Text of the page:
4. Navigating the grocery store & budgeting

man with list in groecery store

 Having a list when you visit the grocery shop can help you stay focused on what is needed for your meal plan.  While following a therapeutic diet, you will more often be shopping in the fresh produce section for colorful fruits and vegetables.  When possible, shop for in-season produce which is typically at its nutritional peak, tastes the best, and is the most affordable.  However, don’t shy away from frozen produce if the fruit and veggies you want aren’t in season. Frozen food will often retain most of its nutritional value and can be a great economical way to shop healthy.  

While many nutritious foods will be found in the produce section, there are some great finds within the aisles too.  To help you determine the health value of the product, pay closer attention to the ingredient list instead of the outside advertising on a food box. A certain product may make claims to make the food seem healthier than it really is.  Just because it says “organic” or “gluten-free” does not mean it's healthy for you.  A label with recognizable foods on the ingredient list will be a better choice to avoid unwanted food additives or added sugars.

5.  Keep a food log

Since everyone with IBD has a different experience when it comes to food and symptoms, it is important to keep a food log to help figure out what foods may be problematic for you.  By keeping a record of what foods you ate and how they made you feel, over the course of a month, you may be able to identify a pattern of foods or food groups that may be problematic for you.  Important details to track about food include portion size, time of day, how the food was prepared (baked vs. grilled), where you ate it (dined out vs. at home), and beverages consumed.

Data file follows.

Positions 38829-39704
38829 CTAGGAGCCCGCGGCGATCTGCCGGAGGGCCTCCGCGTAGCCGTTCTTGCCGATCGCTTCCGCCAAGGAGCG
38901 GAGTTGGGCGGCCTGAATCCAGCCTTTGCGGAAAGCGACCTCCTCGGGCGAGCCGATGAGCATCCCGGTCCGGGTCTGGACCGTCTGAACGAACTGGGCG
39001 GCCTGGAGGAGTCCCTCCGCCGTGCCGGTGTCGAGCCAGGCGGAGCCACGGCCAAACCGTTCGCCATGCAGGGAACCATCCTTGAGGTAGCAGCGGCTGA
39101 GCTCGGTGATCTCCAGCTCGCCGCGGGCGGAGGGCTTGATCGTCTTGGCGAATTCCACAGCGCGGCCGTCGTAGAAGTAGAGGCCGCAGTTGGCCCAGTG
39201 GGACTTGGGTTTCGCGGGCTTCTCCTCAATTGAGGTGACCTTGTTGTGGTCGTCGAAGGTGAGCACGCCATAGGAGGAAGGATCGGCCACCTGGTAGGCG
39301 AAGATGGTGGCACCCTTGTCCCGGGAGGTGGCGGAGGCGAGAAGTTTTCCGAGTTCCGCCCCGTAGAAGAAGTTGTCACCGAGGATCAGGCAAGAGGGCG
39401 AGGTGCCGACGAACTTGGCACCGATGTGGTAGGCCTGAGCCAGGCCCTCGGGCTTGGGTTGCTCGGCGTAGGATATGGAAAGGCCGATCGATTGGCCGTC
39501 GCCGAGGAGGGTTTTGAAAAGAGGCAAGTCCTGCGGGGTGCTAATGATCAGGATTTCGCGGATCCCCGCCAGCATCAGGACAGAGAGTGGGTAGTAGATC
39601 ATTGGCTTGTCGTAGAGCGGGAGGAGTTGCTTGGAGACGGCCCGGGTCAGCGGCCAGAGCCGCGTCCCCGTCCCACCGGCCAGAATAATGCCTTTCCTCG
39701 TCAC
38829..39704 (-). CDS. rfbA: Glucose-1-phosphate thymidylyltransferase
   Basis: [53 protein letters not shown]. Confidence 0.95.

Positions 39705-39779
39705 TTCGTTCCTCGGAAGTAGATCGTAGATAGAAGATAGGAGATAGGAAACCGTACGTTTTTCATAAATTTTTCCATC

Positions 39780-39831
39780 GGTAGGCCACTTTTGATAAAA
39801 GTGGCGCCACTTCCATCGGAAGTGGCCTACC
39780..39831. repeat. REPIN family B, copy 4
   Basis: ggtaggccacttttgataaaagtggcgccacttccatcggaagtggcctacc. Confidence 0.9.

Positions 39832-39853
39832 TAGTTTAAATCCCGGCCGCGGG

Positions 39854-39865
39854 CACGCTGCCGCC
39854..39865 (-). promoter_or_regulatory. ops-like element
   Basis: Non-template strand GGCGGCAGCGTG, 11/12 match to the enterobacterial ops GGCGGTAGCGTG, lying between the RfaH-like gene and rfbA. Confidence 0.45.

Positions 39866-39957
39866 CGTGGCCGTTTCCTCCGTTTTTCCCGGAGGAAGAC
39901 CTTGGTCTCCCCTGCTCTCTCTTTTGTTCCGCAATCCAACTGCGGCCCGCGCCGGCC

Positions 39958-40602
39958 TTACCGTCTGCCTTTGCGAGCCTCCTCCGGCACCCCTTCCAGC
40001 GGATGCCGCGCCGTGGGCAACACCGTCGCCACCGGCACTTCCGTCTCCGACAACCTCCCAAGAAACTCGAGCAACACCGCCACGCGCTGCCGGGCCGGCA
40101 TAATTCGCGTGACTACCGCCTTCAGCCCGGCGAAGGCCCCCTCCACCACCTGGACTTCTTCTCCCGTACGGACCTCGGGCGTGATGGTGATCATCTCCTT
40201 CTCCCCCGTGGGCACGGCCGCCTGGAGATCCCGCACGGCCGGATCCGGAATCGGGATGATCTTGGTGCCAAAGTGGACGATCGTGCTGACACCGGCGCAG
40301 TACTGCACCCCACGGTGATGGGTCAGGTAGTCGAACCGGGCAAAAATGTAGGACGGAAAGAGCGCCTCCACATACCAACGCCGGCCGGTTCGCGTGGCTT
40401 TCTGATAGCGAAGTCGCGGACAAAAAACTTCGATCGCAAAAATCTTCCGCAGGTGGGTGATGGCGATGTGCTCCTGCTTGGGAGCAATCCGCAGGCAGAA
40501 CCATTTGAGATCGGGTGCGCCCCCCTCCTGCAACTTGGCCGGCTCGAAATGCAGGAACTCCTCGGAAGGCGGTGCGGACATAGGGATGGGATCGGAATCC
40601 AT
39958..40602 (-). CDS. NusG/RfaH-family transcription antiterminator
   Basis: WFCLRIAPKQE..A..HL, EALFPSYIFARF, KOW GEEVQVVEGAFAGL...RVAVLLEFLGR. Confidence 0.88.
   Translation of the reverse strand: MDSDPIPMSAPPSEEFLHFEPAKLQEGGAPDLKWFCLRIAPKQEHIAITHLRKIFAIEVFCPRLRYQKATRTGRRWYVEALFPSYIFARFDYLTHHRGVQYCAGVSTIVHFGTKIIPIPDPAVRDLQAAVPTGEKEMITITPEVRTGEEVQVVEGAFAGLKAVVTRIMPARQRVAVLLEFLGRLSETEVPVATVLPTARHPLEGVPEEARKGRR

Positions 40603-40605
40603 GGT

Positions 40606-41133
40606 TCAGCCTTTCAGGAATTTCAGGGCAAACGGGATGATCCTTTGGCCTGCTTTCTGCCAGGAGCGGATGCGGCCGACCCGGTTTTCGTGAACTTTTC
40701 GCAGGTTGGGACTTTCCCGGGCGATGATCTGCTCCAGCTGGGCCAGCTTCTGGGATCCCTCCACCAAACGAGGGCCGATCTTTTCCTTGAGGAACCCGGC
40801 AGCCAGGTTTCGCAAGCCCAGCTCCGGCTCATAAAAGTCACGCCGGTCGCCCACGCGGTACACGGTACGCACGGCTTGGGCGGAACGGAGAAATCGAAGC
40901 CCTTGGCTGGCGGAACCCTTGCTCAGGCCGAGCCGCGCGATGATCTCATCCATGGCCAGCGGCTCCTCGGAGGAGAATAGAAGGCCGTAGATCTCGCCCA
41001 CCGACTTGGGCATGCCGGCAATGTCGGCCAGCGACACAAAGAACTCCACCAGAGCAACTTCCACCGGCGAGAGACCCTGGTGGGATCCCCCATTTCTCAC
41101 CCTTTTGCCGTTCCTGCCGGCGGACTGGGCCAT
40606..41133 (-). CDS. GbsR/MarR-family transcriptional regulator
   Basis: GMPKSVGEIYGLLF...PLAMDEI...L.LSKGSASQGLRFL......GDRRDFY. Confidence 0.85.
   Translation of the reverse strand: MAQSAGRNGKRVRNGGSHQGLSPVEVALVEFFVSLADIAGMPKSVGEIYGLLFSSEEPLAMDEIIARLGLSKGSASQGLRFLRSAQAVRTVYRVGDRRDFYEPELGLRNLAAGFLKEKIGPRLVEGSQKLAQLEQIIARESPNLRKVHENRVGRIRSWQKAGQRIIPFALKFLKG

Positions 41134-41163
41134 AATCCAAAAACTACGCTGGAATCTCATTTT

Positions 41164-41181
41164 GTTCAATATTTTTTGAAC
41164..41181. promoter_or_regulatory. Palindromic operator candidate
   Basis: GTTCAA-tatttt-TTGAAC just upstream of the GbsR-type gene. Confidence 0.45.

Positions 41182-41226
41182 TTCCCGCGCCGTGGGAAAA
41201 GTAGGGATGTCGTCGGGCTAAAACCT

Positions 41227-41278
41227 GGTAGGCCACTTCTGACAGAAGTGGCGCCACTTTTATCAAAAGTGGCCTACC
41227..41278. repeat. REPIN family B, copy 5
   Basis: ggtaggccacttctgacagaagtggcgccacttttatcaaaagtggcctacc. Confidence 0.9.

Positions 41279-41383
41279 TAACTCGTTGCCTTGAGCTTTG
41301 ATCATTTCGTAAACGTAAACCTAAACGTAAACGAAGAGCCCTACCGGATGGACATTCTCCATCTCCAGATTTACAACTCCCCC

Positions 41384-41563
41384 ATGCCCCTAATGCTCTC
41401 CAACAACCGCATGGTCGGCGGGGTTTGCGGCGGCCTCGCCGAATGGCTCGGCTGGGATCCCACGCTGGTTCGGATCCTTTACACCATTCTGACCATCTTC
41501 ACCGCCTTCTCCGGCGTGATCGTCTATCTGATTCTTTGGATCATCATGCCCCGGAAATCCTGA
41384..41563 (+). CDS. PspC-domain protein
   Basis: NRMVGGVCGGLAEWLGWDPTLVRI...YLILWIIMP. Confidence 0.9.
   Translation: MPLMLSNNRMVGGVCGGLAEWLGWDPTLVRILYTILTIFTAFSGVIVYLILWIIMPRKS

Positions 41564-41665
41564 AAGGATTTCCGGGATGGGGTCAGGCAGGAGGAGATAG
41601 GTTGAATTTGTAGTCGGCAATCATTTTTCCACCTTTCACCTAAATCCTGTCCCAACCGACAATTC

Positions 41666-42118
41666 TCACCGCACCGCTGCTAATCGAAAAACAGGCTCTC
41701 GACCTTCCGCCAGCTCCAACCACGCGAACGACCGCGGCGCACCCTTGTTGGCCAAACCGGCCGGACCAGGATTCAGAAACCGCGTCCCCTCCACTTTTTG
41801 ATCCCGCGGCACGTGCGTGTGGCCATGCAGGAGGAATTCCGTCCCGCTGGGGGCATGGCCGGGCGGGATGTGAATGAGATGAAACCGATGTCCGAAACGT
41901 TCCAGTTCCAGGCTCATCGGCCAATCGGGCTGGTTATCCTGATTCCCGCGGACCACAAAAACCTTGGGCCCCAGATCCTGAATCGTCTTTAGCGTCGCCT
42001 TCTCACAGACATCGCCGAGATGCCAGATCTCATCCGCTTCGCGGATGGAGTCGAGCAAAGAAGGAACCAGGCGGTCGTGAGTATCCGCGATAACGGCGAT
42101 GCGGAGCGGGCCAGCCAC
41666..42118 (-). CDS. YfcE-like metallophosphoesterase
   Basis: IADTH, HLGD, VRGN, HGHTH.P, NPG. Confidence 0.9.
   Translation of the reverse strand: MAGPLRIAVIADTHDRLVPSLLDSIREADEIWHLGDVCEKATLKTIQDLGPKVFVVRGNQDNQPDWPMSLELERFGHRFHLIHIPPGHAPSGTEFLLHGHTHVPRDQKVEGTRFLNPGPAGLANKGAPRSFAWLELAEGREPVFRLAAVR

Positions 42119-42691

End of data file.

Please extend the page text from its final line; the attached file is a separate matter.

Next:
Pay attention to and record symptoms such as bloating, excess gas, cramping, bowel changes in both look and frequency, fatigue, headaches, and your general feeling of wellness for that day. There are many online templates or apps available to help make food journaling easy. Always consult with your dietitian and medical team if you’re concerned about any symptoms.

6. Take advantage of your good days

With the unpredictable nature of IBD, there will be times when you don’t have the energy or are not feeling well enough to cook.  This is when having a freezer stash of easily digestible, nourishing meals comes in handy.  Once you’ve established a meal prepping routine, you might try doubling or tripling a recipe and freezing the leftovers in individual portions, giving you access to several weeks’ worth of meals at once. This is known as batch cooking, and it works best with recipes that freeze and reheat well, such as soups and stews.

Chicken Turmeric Soup

These types of meals are great to have on hand in case of a flare or if you are unwell and need some quick nourishment. This chicken turmeric soup is a great example of a simple meal you can freeze for future use. Label the frozen meals with name and date to ensure you rotate and put the most recent frozen food in the back.  If you have a particularly large freezer or a deep chest freezer, it's helpful to write a list of what foods are in there on a dry-eras board or piece of paper taped to the outside to keep track of the food you have saved. 

The above steps are intended to help you navigate meal planning as part of your everyday habit. When starting your nutritional therapy journey, please keep in mind that it is okay to go slow and to implement changes over the course of time that suit your individual needs.  It will not be an overnight process as there is a lot to learn when navigating new ingredients, new recipes, and learning to listen to your body about how this way of eating makes you feel.  During all stages of implementing nutritional therapy, it is important to work closely with a dietitian to ensure that this treatment is appropriate for your individual needs.  

Somebody in the kitch - view from the back while preparing healthy foods. Cutting board with various healthy foodsPink Milkshake and fruits on a white table and pink backgroundWoman stirring in a pot with vegetables.on the stove